Modular-X is adept for many purposes. This showcase presents a selection of its various applications, most of which are actual implementations in industry. A brief description is given on the examples together with images illustrating the operations performed. It should be noted that the images contain additional graphics, such as highlighted overlays for illustrative purposes, and do not always represent the actual user interface of Modular-X.

OCR and Code

Optical character and code reading are a popular branch of development in machine vision as data digitisation finds good uses in many industrial applications. Modular-X offers powerful tools for each text, barcode and datamatrix reading that can all be combined with other inspections at the same time.

Optical Character Recognition

In character reading, techniques vary between pattern matching and feature detection based algorithms, of which Modular-X utilises the former. Modular-X's strengths in OCR operations rely on the range and usability of the pre-processing tools. Accurate and reliable applications are created by first applying smart image preparation task such as deskewing and segmentation.

The OCR example seen on the right deals with text printed onto a small plastic power amplifier case. Satisfactory image acquisition is assured after which the reading is all child's play with our software. One might notice that the reading is even given some extra reliability by using an OCR-friendly font (OCR-A specifically).

Data Matrix

Barcodes and data matrices are another group of markings often desired to be read. Designated reader devices exist, however, their capabilities are very limited and, as mentioned, sometimes the reading is efficient to be implemented as simply one operation in a broader vision system.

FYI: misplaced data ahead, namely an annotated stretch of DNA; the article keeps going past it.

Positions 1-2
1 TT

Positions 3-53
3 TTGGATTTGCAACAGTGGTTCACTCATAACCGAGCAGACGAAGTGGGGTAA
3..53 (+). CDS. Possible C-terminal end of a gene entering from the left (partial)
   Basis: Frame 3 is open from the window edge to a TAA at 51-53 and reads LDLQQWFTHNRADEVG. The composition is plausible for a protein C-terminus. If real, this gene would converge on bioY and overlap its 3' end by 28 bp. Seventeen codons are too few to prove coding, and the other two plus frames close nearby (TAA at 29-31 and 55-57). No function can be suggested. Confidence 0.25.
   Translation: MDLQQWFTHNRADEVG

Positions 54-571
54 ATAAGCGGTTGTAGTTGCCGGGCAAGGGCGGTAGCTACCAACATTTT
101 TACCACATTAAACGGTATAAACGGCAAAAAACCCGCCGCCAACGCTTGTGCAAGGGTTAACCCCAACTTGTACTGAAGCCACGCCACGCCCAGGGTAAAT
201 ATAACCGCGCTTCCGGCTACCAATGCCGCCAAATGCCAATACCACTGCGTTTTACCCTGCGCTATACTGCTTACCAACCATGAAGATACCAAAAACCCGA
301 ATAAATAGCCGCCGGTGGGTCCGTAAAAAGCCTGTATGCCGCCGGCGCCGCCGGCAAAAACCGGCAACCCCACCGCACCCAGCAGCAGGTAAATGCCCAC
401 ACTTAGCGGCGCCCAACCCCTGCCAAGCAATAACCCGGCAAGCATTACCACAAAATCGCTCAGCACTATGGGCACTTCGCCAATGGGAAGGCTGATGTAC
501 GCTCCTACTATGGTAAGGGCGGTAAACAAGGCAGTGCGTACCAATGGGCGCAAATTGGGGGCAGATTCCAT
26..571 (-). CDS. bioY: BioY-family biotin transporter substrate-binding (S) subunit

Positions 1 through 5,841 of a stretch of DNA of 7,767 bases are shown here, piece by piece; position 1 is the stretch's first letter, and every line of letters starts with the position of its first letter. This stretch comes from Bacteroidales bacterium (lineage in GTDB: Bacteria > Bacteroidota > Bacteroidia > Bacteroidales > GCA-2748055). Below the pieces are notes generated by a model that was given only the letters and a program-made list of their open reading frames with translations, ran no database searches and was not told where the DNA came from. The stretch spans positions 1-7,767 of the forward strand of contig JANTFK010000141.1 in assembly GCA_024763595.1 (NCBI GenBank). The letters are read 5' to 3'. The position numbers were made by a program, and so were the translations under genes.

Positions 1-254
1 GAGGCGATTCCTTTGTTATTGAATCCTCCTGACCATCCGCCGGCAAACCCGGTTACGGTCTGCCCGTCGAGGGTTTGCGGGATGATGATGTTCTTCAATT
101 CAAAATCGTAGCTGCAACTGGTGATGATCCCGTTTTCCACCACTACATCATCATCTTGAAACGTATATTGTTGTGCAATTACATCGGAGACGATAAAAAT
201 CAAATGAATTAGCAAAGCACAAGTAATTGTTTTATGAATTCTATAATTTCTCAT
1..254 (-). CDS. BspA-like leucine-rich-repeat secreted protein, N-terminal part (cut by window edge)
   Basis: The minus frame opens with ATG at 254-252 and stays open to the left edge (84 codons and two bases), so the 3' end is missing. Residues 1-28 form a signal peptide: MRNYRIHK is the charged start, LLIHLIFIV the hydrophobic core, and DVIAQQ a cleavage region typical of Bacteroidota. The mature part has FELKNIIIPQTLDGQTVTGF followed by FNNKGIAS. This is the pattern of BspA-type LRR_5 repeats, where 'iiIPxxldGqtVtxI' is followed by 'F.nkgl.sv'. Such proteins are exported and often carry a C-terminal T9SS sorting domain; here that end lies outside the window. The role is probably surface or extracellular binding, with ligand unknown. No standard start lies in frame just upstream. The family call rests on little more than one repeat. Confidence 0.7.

The example is from automotive industry where, for one, reading the data matrices is of great importantance in order to keep track of all the part production data. This one is also a classic case of a code that requires additional processing with the image before it can be read reliably, thus in need of Modular-X's features.

Quality & Defects

Various quality inspection applications make up a good portion of the wanted vision systems. Typically, a system is taught to measure the quality and/or recognise certain defects in a product. The colossal diversity of the requirements in different inspection projects is directly answered by the customisability and the versatility of Modular-X. Here are a few examples of quality inspection applications constructed with Modular-X.

Surface Quality

In a usual case, a surface is examined against appropriate illumination in order to detect surface imperfections that suggest quality faults. Challenges comprise for example issues with sufficient image acquisition and defect classification.

In this uncomplicated example, colored components on a product were identified by color and checked for surface imperfections. Components are validated or rejected based on the relative intact paint area.

Connector Inspection

This example represents an elementary vision inspection with a group of different quality checks. Versatile software like Modular-X prospers in such task as different quality checks, measurements and text/code readings can all be managed at the same time. In this case, in addition to validating the two solderings, the object is examined for contaminations and other deformalities.

Connector Short Circuits

The image on the right shows a flat cable and a flat cable connector welded together. The welding has a risk forming shortcircuits and in the inspection, these objects of width even as low as 5 - 12 µm are looked for.


AOI (Automated Optical Inspection) systems are often built for Printed Circuit Boards to scan for defects and missing components. Approaches are plenty and the requirements and complexity vary between applications. Modular-X powered systems offer cost-effective solutions directly answering to specific needs.

Basic PCB Inspection

In this application, a PCB board is scanned for missing SMD (Surface-Mount Device) components. A straightforward Modular-X system was created that checks each component and detects if any of them are missing.